Skip to main content

Kyocera Rise and Hydro hands-on: Android 4.0 smartphones for the budget crowd

Kyocera Rise and Hydro hands-on: Android 4.0 smartphones for the budget crowd


Kyocera released the Rise and Hydro today, two new budget smartphones for the US market.

Share this story

Gallery Photo: Kyocera Rise and Hydro hands-on pictures
Gallery Photo: Kyocera Rise and Hydro hands-on pictures

Kyocera's presence in the US smartphone market tripled in size this morning, as the company launched the new Hydro and Rise phones. The two are virtually identical internally: 1GHz Snapdragon processors, 3.5-inch, 480 x 320 IPS displays, 3.2-megapixel rear cameras, and CDMA connectivity (no LTE). Both run near-stock Android 4.0, too, along with four capacitive buttons below the display. Each phone has but one unique feature: the Hydro is waterproof, able to withstand blasting water or immersion in up to a meter of water for up to 30 minutes. The Rise isn't waterproof, but it does have a full, four-row landscape QWERTY keyboard that slides out of the phone.

We tested out both phones, and though they're decidedly low-end devices both seemed to work pretty well. The Rise's keyboard is spacious and easy to use, and though the Hydro is heftier than many phones, it definitely feels solid. Both were surprisingly zippy, and Android 4.0 worked pretty well; the low-res screens leave a lot to be desired, but they'll probably be enough for anyone who hasn't laid eyes on a high-res smartphone display before.

Both devices are designed in direct response to consumer feedback, Kyocera reps told us. The two most-desired features were waterproofing and a full keyboard, so the company decided to make both. These phones aren't designed to compete with the Galaxy Nexus or the HTC One X — they're meant instead for people who may not already own a smartphone, and are looking to move up without spending a lot of money for specs they don't care about. The phones will be available on both contract plans and prepaid plans on a variety of carriers, though reps wouldn't specify which ones.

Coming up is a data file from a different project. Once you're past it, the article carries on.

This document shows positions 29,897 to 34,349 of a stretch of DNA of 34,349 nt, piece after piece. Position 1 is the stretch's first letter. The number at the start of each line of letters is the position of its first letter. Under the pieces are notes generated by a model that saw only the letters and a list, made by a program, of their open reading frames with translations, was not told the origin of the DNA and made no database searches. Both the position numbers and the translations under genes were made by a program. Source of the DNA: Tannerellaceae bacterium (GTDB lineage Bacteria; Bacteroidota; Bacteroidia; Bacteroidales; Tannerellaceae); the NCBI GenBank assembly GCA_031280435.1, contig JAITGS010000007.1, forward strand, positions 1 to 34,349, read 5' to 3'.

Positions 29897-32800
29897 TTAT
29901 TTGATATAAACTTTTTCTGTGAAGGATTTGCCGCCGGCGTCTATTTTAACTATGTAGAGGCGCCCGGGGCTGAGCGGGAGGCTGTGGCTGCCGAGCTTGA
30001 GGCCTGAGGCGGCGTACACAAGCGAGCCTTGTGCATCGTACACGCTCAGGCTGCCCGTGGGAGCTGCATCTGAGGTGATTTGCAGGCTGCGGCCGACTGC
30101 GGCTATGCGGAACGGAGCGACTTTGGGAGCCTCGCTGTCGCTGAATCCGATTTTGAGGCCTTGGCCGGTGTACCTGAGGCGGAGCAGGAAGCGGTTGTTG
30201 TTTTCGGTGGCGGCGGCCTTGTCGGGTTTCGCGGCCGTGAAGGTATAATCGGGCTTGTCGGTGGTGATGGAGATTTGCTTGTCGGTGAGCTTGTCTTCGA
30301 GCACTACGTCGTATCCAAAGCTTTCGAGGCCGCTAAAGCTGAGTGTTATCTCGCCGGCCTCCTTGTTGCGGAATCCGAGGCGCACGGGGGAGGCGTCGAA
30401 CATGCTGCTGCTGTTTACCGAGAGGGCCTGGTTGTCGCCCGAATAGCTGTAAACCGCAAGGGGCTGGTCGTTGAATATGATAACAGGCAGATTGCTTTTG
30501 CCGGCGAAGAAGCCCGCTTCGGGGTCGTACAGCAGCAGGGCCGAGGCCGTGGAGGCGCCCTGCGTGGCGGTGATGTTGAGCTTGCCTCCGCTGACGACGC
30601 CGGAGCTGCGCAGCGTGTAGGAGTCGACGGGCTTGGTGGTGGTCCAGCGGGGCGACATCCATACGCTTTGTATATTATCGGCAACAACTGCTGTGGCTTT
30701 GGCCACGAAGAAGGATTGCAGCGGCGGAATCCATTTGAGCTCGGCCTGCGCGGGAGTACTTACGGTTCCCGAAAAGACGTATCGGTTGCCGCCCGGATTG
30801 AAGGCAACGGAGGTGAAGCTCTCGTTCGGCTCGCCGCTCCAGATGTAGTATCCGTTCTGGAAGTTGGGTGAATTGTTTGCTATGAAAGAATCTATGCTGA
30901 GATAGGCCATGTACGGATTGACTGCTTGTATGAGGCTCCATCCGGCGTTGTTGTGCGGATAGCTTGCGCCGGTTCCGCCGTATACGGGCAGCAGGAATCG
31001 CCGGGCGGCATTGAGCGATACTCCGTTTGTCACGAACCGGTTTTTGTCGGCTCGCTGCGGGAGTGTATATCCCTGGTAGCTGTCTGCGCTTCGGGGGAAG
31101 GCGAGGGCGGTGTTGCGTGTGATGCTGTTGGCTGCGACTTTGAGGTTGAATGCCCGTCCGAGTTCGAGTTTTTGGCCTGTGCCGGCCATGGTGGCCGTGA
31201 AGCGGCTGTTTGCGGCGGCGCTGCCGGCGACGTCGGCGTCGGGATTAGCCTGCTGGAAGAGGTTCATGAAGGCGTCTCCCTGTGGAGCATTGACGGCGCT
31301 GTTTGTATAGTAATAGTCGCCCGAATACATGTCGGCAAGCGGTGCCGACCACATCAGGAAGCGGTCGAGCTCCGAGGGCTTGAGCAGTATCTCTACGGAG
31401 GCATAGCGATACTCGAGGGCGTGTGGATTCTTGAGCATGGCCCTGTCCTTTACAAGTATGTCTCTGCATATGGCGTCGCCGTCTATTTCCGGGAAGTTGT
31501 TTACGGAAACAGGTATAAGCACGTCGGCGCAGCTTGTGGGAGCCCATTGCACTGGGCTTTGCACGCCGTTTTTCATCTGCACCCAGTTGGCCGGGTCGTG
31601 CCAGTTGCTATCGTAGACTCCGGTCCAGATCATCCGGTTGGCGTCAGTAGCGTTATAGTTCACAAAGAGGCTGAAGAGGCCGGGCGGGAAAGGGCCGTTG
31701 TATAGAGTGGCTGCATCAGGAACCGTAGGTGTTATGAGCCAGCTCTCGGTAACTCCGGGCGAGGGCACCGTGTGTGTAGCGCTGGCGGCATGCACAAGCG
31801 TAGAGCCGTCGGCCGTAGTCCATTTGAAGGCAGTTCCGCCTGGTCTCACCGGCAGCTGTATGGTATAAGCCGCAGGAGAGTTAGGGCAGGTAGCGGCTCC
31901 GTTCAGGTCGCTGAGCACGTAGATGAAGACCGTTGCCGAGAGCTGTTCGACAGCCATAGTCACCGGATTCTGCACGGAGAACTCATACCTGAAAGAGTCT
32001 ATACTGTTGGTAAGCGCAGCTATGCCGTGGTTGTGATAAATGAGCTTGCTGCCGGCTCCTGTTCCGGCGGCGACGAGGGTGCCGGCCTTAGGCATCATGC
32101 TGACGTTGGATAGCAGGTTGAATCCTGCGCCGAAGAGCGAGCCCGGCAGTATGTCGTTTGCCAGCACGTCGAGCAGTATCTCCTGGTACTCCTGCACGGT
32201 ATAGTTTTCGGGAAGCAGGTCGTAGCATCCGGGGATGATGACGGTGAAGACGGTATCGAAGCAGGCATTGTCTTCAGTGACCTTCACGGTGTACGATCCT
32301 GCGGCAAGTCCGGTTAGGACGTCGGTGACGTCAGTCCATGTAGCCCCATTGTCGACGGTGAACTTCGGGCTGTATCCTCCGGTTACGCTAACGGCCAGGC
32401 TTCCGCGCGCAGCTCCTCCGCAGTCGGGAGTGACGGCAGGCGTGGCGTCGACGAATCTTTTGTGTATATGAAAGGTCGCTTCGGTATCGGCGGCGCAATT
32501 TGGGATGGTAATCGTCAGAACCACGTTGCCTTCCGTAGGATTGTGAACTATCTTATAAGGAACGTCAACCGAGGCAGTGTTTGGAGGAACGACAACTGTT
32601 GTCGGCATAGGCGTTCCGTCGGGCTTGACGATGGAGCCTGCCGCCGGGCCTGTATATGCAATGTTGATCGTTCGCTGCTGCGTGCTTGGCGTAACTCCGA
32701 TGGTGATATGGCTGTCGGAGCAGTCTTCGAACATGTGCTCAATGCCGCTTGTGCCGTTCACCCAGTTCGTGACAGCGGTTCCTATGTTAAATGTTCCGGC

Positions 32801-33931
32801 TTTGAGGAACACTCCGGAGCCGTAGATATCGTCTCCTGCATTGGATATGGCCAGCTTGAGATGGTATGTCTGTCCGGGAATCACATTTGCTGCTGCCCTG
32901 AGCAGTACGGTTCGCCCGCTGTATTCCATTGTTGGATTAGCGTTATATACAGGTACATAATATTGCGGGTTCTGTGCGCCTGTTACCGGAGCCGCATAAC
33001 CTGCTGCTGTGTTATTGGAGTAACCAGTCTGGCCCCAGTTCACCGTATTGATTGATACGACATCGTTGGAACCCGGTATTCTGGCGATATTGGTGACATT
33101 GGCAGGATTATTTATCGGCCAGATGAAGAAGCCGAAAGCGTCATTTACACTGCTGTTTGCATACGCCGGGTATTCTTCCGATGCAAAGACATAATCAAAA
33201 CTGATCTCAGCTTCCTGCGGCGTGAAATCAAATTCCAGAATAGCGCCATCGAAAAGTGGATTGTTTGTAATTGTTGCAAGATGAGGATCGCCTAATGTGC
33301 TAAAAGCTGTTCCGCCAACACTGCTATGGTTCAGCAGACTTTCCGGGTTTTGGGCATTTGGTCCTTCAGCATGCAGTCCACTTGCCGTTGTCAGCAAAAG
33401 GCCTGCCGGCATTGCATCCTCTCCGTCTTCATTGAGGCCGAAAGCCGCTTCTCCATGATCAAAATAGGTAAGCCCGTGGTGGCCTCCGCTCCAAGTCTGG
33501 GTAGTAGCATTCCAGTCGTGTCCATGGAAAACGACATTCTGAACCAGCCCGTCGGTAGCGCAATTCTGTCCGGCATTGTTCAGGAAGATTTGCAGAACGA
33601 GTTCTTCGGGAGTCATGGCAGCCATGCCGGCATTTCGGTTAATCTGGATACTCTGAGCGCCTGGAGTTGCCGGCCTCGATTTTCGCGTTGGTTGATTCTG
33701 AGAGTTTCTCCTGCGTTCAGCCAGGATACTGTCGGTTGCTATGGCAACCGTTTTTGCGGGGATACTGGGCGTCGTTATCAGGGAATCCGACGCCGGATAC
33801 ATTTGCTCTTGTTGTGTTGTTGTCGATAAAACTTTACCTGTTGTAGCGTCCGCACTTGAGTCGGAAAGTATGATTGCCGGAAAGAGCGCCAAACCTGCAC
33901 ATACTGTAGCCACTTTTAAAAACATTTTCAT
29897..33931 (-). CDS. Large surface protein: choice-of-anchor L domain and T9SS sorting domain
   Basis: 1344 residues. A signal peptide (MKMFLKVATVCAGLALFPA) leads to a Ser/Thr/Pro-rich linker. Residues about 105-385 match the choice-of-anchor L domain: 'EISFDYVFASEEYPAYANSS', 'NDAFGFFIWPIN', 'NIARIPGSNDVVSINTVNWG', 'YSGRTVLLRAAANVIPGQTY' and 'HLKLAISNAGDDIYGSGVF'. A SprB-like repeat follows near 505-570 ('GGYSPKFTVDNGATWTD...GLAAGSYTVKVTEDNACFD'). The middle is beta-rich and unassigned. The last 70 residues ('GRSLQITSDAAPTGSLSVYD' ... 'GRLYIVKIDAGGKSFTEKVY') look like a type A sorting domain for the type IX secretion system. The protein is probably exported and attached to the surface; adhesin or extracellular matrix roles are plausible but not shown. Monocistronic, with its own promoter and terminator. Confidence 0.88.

We're moving rapidly toward the day when the free-on-contract phone isn't a feature phone or a "messaging phone," but a smartphone. The Kyocera Hydro and Rise may not get us all the way there, but they're certainly at the beginning of a trend we expect to grow quickly.

Today’s Storystream

Feed refreshed Sep 24 Not just you

External Link
Emma RothSep 24
California Governor Gavin Newsom vetoes the state’s “BitLicense” law.

The bill, called the Digital Financial Assets Law, would establish a regulatory framework for companies that transact with cryptocurrency in the state, similar to New York’s BitLicense system. In a statement, Newsom says it’s “premature to lock a licensing structure” and that implementing such a program is a “costly undertaking:”

A more flexible approach is needed to ensure regulatory oversight can keep up with rapidly evolving technology and use cases, and is tailored with the proper tools to address trends and mitigate consumer harm.

Andrew WebsterSep 24
Look at this Thing.